We’ve had some major changes to our lives this year, which we’ve been reluctant to share with the interwebz. In part, because they were embarrassing, in part because we didn’t want to air dirty laundry, and in part because, … well, we weren’t very grateful.
For quite some time our breadwinner was not receiving a living wage at his place of business. He was a partner in a small town law firm and worked days, nights (sometimes through the night), and every weekend. As a partner he was no longer on salary, but profit-shared at the end of the month. Sadly, the economy tanked, profits dried up, and the firm was ill-prepared for the drought. His partners outvoted him and continued to spend like happy days were here to stay, with no budget, no plan, and no interest in cutting spending. This meant our family suffered. Our breadwinner took on not one, but two additional jobs to make ends meet… so we could keep the lights on, buy the groceries, etc. The children and I bartered for services we wanted that we otherwise wouldn’t have been able to afford. We kept thinking this was a temporary thing: a bad month or two, but it turned into a very bad 18 months, with little heat in the winter and meager rations. Our marriage took a toll, we blamed each other, and failed to see our own roles in things. And we failed to be grateful.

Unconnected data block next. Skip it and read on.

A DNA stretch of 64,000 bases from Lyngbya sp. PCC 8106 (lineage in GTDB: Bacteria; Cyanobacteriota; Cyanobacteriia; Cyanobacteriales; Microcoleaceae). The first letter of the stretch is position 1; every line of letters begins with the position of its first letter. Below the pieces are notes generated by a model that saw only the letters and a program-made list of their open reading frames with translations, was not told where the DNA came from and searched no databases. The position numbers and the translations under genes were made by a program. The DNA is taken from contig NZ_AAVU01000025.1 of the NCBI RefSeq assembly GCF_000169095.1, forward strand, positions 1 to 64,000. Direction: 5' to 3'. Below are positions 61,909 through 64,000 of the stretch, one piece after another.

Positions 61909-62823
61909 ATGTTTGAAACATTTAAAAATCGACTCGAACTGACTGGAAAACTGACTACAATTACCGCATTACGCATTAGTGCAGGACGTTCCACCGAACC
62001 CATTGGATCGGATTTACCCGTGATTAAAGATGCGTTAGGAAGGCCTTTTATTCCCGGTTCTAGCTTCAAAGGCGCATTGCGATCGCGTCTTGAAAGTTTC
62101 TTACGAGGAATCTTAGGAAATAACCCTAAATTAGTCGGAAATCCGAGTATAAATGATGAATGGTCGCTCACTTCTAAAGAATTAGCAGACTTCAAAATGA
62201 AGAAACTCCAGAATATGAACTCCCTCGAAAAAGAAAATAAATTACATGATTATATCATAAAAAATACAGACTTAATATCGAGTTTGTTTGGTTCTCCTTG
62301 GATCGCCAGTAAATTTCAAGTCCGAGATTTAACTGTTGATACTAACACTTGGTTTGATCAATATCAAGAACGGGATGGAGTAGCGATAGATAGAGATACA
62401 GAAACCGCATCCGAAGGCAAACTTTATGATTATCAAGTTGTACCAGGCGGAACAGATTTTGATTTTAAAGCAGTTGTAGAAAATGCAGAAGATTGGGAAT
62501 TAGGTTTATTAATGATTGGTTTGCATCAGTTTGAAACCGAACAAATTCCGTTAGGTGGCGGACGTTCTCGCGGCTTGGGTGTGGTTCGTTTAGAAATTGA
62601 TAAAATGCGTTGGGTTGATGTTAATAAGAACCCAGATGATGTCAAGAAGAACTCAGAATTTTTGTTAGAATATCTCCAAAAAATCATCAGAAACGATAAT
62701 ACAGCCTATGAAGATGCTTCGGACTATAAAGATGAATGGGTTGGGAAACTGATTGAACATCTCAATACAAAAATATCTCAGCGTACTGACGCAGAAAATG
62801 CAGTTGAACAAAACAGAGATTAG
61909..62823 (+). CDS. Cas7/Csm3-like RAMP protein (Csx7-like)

While visiting family over Christmas break, a job offer came in from another state, we had to sell our beautiful home at a loss, leave our friends and parish, and my parents suffered some very serious health issues (my mother has leiomyosarcoma, a non-curable cancer, from which she became very ill, and my dad had a serious bicycle accident, which landed him in the hospital with a broken pelvis and separated AC in his shoulder). Everything happened so fast. His new job wanted him to start right after returning from our trip. We didn’t have time to properly say goodbye or even return home together. Our family was in crisis, financially, emotionally, physically, and spiritually. And we had to do what we had to do to keep our family together and afloat. And I cried. A lot. I felt so much loss all at once and I still couldn’t figure out how to stop. Or how to be grateful.
The fall-out from that decision was huge. Matthew’s partners are understandably very upset about him leaving. It happened suddenly. They weren’t prepared for it. They took it personally. They had planned to retire in 5-10 years and expected Matthew to buy them out. Despite his warnings that he wasn’t able to pay our mortgage, they were apparently oblivious to what we were going through… and continued to spend… a lot. Now, by their own estimations, they owe Matthew $70,000, but are punishing him by not paying him what they admit that they owe him. By our estimations, they actually owe him more than that, but we’re not going to get into the details here. We need to stay focused: gratitude.